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Supreme Court upholds Conviction of Frozen-Vegetable Cartel Members

September 15, 2007

Israel’s Supreme Court has denied an appeal by convicted members of a frozen vegetables cartel. It held that, because frozen vegetables are not agriculture products, they do not enjoy a statutory exemption for restrictive arrangements in the agricultural sector

In 2000, the Israeli Antitrust Authority began to investigate a suspected cartel in the frozen vegetable market. It found that all four major manufacturers of frozen vegetables, and their superior officers, held regular meetings in which they divided the market and
the clients among themselves and coordinated the prices of their products.

In 2005, the agency’s legal department submitted an indictment to the District Court in Jerusalem. When the defendants’ preliminary arguments were denied, all of them admitted their role in the cartel and were convicted, some as part of a plea bargain.

Despite their admission, some of the defendants – one of the companies and its former CEO, and the former CEOs of two other companies – appealed to the Supreme Court. Their main argument was that frozen vegetables are agricultural products and that therefore they are exempted from the prohibition on making restrictive arrangements. They also argued against their punishments (community service and fines). The Supreme Court denied their argument, inter alia, in light of the changes to a fresh vegetable’s characteristics during the production of frozen vegetables.

Discussing the production process, the Supreme Court stated that “the change that is made in the frozen vegetables, vis-à-vis their natural state as fresh vegetables, and especially the blanching and freezing, change their organoleptic characteristics, similarly to boiling, and make them softer […] change their texture, harm their cell’s membranes, lowers the quantity of bacteria in it and shorten the needed cooking time. Therefore, the change that distinguishes frozen vegetables from bei ng fresh vegetables is clearly recognized and fulfils the criteria set in the change test”.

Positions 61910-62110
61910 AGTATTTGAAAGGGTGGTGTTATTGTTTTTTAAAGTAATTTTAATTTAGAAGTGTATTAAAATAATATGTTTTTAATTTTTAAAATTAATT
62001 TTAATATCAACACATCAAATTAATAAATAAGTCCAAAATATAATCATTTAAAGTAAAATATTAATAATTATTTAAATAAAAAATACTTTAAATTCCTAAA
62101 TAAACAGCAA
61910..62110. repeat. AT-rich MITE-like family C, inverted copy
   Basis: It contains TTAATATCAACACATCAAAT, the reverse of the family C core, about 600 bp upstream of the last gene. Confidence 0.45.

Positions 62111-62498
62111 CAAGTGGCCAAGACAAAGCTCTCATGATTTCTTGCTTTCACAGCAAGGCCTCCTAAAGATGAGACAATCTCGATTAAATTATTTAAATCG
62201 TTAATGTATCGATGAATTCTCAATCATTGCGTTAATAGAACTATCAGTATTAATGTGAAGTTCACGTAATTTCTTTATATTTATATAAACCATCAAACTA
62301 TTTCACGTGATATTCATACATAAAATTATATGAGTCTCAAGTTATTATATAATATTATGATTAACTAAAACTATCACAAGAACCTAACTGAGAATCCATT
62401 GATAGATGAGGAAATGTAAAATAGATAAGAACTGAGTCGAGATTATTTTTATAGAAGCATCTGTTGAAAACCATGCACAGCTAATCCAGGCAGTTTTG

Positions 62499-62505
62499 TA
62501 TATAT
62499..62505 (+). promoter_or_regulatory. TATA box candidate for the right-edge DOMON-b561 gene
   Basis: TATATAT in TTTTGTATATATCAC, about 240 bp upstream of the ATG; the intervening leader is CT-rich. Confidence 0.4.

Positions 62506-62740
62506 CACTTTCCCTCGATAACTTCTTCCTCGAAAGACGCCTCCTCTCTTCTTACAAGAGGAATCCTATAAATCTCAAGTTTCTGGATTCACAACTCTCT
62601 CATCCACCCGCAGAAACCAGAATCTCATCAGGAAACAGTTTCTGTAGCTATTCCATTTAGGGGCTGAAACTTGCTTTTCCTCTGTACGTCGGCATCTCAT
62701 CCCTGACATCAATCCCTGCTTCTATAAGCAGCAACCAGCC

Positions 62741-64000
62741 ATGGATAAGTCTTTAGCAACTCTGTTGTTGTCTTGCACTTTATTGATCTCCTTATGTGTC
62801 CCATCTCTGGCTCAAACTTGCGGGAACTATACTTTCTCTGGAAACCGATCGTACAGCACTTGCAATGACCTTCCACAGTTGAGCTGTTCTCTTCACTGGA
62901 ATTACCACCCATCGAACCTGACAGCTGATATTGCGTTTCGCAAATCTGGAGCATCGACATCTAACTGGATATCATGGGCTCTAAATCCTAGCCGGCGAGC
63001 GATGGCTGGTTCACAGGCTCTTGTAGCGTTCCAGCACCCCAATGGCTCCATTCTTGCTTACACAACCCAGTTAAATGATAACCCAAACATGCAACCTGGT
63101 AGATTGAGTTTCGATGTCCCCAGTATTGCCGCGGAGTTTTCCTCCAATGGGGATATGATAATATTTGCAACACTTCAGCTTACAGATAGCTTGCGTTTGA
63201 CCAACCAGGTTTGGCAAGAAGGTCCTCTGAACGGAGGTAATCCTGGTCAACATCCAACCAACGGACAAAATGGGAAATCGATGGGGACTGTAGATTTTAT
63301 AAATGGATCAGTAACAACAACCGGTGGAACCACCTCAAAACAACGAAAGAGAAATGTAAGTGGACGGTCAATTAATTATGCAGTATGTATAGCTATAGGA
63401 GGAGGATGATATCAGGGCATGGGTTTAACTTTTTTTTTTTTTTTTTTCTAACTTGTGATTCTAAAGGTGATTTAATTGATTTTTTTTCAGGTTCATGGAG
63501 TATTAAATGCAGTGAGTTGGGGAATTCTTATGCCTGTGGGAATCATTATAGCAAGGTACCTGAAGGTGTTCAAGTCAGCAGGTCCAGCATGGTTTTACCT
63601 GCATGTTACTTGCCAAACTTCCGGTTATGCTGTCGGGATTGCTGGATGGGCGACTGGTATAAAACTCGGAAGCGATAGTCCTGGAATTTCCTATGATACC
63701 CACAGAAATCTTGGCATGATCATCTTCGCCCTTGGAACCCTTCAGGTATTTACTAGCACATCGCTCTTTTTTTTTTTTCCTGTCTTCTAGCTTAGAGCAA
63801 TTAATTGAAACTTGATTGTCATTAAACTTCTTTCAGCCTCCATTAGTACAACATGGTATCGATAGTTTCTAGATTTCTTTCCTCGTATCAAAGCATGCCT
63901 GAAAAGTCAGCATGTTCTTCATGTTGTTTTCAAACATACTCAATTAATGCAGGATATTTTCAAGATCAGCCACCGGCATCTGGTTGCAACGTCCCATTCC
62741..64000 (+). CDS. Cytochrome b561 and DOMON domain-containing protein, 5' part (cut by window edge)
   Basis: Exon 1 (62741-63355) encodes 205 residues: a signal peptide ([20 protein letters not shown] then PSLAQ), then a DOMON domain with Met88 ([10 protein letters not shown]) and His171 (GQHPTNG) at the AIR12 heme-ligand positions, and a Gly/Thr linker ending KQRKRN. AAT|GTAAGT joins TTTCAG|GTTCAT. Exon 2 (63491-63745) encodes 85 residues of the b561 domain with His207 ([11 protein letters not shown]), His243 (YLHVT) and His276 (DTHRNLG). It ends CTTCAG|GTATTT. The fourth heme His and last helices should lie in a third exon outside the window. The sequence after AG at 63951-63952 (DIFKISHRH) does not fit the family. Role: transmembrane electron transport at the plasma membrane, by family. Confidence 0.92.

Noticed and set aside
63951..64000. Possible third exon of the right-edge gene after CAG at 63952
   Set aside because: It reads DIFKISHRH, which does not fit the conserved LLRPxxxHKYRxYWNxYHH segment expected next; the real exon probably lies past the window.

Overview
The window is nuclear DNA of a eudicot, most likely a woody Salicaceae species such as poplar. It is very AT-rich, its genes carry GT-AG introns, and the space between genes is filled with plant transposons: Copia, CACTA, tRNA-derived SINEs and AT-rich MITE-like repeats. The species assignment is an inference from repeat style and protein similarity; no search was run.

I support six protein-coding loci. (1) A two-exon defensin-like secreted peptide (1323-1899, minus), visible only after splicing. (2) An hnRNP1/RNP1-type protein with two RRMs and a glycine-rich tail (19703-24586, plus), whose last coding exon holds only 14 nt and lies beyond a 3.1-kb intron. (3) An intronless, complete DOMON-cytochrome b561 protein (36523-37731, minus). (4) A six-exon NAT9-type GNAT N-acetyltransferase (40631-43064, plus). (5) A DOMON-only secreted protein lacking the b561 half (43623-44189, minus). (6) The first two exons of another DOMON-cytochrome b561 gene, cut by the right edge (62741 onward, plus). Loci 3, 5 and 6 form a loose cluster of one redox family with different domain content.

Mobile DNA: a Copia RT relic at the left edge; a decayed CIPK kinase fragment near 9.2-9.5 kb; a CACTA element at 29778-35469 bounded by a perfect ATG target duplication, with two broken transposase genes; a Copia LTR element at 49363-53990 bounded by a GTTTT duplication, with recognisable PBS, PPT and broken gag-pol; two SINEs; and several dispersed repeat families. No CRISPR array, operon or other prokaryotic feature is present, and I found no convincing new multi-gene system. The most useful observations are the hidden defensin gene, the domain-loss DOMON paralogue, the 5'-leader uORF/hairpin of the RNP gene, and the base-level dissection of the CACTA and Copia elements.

Discussing the punishments, the Supreme Court emphasized that “clear and constant policy regarding the appropriate punishment in antitrust offences, according to which regularly the ones executing such offences, should be sentenced to actual imprisonment not by means of community service”. In addition, the court noted that “the characteristics of the discussed arrangement, an horizontal arrangement of market division and price and discounts coordination that harms competition and the public without any distinction, is an appropriate case to implement the said policy”. Despite these firm statements, taking into consideration the complete circumstances of the case, the court upheld the sentencing of one of the CEOs to six months’ community service. The court also decided to reduce the CEO’s fine from 250,000 New Israeli shekels (US$61,000) to NIS180,000 (US$44,000), but denied the company’s appeal against its fine – NIS900,000 (US$220,000), inter alia, because of the additional severity in its activity and because its share of the affected market was larger than the other companies’ share.


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